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Tuesday 27 July |
Saint of the Day: St. Simeon Sylites

Journey to Jordan: a refugee who fled ISIS tells me his story

The Deacon's Bench

Deacon Greg Kandra - published on 04/18/15

Saturday morning brought an emotional encounter with a man who has fled evil, and whose face tells the story.

His name is Agnan Adnidihad, a 62-year-old repairman from Mosul who barely escaped the horrors of ISIS last year. Now he is living in Amman—one of tens of thousands of refugees who are crowding into Jordan seeking sanctuary and clinging, somehow, to hope. He is a Syrian Orthodox who dreams of one day living in the United States with his daughter. Below is my brief conversation with him at the Amman Hospital, where he is being treated for heart ailments and stress. His son-in-law had come to visit. The conversation below is translated by the hospital’s medical director, Dr. Khalid Shammas.

During our morning at the hospital, Dr. Shammas gave us a personal tour of the many units, and never failed to express gratitude to CNEWA for making so much of the hospital’s work possible. Much of that work these days involves caring for refugees who have managed to escape Iraq and Syria. The patient below, for example, is a 30-year-old man who worked as a translator of the U.S. Army in Iraq, but has been debilitated by a stroke and recurring heart ailments. He speaks flawless English. He told us he has been trying for several years to join his family in the United States; he has relatives, he says, in New Haven, Connecticut.


The hospital also has a thriving facility caring for newborns. You’d be hard-pressed to find a neo-natal unit graced with more tenderness, compassion and love.


The Italian Hospital is a marvel in Amman—a center that cares for anyone and everyone, no matter what their economic circumstances or religious background. (It was pointed out to us that every room has a crucifix hanging on the wall; images of Mary abound.)


The Italian Hospital was the first modern health care facility in the country. The Jordan Times tells some of its history:

When the Italian Hospital was built in Amman eight decades ago, it helped make the fledgling city inhabitable by bringing a full range of medical services within reach of its residents, capital dwellers familiar with the town’s history said.
The Italian Hospital, which was constructed by the Association to Succour Italian Missionaries, was the first hospital in the capital, according to Nassim Samawi, the administrative director of the hospital.
Located downtown on a street named after it and better known as Tiliani Hospital, it was also the second in the entire Kingdom after the Old English Hospital in Salt, said Raouf Abu Jaber, chairman of the General Investment Company.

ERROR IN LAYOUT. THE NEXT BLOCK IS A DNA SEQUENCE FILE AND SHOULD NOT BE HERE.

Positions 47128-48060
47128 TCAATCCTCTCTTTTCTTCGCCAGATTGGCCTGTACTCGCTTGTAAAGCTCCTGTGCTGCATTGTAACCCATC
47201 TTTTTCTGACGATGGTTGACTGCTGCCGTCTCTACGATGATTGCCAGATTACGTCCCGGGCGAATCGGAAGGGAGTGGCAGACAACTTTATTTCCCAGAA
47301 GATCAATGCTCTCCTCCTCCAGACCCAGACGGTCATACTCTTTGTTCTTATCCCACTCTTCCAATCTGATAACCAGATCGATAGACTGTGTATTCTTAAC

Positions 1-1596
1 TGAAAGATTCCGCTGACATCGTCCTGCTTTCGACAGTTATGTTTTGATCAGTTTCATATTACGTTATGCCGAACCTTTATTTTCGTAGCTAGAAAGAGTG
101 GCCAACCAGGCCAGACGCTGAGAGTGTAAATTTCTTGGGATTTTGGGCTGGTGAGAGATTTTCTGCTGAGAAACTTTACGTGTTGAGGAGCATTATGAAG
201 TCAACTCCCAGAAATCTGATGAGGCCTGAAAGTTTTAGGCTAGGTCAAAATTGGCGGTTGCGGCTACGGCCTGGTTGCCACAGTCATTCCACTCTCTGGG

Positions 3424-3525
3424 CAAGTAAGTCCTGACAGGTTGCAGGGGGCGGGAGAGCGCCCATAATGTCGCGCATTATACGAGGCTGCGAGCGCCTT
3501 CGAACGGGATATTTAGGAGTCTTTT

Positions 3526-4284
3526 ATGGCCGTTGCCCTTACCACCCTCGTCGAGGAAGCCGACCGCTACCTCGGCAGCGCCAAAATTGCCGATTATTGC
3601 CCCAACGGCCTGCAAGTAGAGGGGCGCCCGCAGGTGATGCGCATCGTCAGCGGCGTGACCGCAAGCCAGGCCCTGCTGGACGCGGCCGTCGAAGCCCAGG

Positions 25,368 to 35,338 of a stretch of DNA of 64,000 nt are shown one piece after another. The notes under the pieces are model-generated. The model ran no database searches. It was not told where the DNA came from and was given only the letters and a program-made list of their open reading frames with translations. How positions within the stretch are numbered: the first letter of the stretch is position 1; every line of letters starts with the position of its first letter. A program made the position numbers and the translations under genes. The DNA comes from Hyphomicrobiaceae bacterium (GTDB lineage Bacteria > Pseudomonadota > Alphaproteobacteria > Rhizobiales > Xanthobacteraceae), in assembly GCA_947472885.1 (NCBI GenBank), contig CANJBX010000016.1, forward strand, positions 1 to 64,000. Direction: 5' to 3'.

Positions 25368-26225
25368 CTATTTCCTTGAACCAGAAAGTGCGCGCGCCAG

Less known, however, is the story behind the hospital and the Italian doctor, Fausto Tesio, who founded it.
In the 1920s, officials at the hospital did not keep extensive records, Samawi said, so little documentation of its early history exists.
However, Tesio’s descendents and Jordanians who still remember the early years of the hospital provided some insight into the role the facility played in the capital’s small community back then.
Tesio, a father of two, arrived in Jordan in 1921 at the age of 22 and first settled in Salt, said Guido Romero, his grandson.
“He was seconded by an Italian association to build an Italian hospital in Jordan,” the 48-year-old Romero told The Jordan Times.
“He was supposed to come with his father, who was an American officer in the Italian Royal Army at the time, but he settled in Jordan alone because his father passed away few months before.”
The doctor settled in Salt, 35 kilometres northwest of Amman, which was a larger and more lively city at the time, retired police chief Maj. Gen. Hikmat Mihyar recalled, adding that he used to make house calls alongside a contingent of interpreters from the town of Fuheis.
“He performed an operation on me at my father’s home when I was young,” Mihyar told The Jordan Times.
Citing hospital documents, Samawi said the association had planned to build the hospital in Salt and bought a plot of land there, but later decided to establish it in Amman, which had been selected as the capital of Transjordan.

The hospital relies chiefly on grants, donations and charitable contributions to continue its mission in modern Amman. It is offering today a new lease on life to so many who feel forgotten, abandoned and persecuted: people like Agnan Adnidihad. Add him to your prayer list, along with so many other souls who have managed to cling to their faith in spite of almost unimaginable trials.


If you’d like to support the hospital and its invaluable mission, visit this page on CNEWA’s website. You will be helping in some small way to change the world.
And to learn more about the hospital and its work, read “Finding Sanctuary in Jordan” from the Spring 2015 edition of CNEWA’s acclaimed magazine, ONE.

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